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Generic spy pap
on 13 February 2015
James Bond. George Smiley. Jason Bourne. Edward Zero? Nuh-uh. Although Ales Kot really wishes it were so, his spy/secret agent “character”, Zero, is as archetypical as they get - a bland, yes I’ll make the obvious pun, zero who never feels vaguely real or interesting. But he’s the “star” of this series so settle in for some generic spy stories in this first volume, An Emergency.
The subtitle is a good indicator of what’s wrong with this book. Kot thinks that by throwing in mindless action, showing car chases and gunfights and sex, all without context, that the reader will be enraptured with what they’re reading. It’s An Emergency, Kot says, willing the potential drama those words have as if that were enough - and it’s not.
Zero is telling his life story to a kid assassin pointing a gun at his head. The kid is sent from his old taskmasters, The Agency (oh, the imagination that must’ve gone into dreaming up that name!), who trained him up from a child into an adult killing machine. Um - why is the kid standing there waiting politely for Zero to tell his numerous boring stories? Why doesn’t he just pull the trigger and be done with the assignment - or, as we find out, why doesn’t the adult assassin, who accompanies all the kid assassins, do it for him if the kid can’t pull the trigger? Contrived much?
Zero’s stories are the most generic spy stories ever. He goes to Israel to kill some dude and steal some tech. He goes to Belfast to kill a former IRA terrorist. He goes to Asia to kill a wealthy enemy target. He goes to South America to kill a former spook with secrets. It’s always the same: Zero goes somewhere exotic and fights a bunch of people, killing them. How rote can you get?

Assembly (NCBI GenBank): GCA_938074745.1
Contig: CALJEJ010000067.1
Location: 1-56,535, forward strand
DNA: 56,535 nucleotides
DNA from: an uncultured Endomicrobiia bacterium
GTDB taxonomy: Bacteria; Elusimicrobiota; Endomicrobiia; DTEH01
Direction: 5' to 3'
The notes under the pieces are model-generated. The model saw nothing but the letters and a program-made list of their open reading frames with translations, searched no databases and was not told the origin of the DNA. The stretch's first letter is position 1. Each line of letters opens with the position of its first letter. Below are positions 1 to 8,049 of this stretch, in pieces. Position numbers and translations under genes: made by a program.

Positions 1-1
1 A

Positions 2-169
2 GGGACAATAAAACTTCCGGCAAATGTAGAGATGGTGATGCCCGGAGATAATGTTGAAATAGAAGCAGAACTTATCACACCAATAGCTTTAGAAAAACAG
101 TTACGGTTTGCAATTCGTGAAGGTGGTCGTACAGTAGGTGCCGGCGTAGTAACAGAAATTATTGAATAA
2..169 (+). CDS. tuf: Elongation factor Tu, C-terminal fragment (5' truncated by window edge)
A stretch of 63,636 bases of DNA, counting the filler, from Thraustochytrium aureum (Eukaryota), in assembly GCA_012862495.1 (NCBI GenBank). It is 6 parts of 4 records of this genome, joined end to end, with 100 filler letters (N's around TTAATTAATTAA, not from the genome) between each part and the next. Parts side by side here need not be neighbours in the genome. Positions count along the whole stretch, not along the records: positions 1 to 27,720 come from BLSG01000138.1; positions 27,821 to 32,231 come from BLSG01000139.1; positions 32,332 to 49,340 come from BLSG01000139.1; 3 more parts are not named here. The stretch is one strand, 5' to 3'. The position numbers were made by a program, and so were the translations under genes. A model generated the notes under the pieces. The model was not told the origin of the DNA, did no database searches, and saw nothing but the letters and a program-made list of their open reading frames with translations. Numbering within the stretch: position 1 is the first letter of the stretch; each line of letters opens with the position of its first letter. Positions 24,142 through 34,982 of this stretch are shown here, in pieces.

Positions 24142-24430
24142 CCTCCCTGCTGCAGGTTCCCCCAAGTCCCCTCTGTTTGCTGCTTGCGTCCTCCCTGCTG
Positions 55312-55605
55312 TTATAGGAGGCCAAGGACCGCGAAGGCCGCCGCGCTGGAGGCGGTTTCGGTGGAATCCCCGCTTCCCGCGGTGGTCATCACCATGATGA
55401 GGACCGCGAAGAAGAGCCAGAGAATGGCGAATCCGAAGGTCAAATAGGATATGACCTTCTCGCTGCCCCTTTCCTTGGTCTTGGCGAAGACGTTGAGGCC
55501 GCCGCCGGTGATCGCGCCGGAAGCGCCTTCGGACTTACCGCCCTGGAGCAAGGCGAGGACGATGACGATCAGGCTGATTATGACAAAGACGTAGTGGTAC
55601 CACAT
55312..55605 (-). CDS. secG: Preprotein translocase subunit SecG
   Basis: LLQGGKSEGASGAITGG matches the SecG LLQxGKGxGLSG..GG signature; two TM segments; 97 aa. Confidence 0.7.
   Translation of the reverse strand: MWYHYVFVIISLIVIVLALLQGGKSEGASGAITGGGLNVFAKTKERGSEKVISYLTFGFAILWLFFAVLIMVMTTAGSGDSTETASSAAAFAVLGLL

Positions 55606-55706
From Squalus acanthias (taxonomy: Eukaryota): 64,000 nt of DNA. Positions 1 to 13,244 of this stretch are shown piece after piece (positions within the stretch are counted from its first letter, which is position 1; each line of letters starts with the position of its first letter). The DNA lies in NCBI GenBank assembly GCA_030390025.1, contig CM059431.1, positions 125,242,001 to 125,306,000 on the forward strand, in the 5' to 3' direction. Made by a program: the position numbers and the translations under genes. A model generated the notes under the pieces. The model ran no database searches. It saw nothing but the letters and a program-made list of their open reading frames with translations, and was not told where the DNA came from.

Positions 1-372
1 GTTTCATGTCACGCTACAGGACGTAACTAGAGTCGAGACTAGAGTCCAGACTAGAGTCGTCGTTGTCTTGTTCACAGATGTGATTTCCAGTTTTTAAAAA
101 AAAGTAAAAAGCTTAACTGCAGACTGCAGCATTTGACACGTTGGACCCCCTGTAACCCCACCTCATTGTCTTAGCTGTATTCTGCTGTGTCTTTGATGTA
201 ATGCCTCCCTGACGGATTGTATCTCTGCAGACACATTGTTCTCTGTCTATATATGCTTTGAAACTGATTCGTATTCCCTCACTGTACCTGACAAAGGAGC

Kot tries to add variety to his one-note stories by having a different artist draw a different issue but it doesn’t make them any better to read. The art however is the only positive thing I can say about this book. One of my favourite new artists, Tradd Moore, draws the IRA issue and it looks awesome. Check out his work on Luther Strode and All-New Ghost Rider for some high quality comics.
Morgan Jeske’s art in the South American escapade was noteworthy for carrying the entire issue. It’s almost entirely wordless with Zero and the target fighting and then driving through a densely populated urban environment at speed, and Jeske pulls off the sequences with style, showing a strong understanding of good action.
But really I didn’t mind any of the artists in this book, all of whom put in some great pages - Michael Walsh, Mateus Santolouco, and Will Tempest, who round out the artist roster for this first volume. And Jordie Bellaire’s colours are perfect as usual. The background panels in the Asian issue were coloured alternately yellow and red which for some reason I can’t fathom made it look so eye-catching and exciting - but then that’s why she’s the award-winning colourist and not me!
Kot dedicates the IRA issue to Garth Ennis, partly I’m sure because Ennis is from Northern Ireland, but probably because Kot is a fan, much like I am. There’s even a nod to the second volume of Preacher where Jesse Custer got locked up in a box and thrown to the bottom of a lake, as a kid - the exact same thing happens to Zero. Unfortunately, Kot’s writing is nowhere near Ennis’ standard.
There is no story to Zero Volume 1; it’s an episodic, unconnected blur of stories plucked from different points in Zero’s life without rhyme or reason. Worse, they’re all dull, cliche-ridden pap. The art might be good but it’s not reason enough to pick up this book. I read this tedious comic and felt as emotionless afterwards as Zero is trained up to be.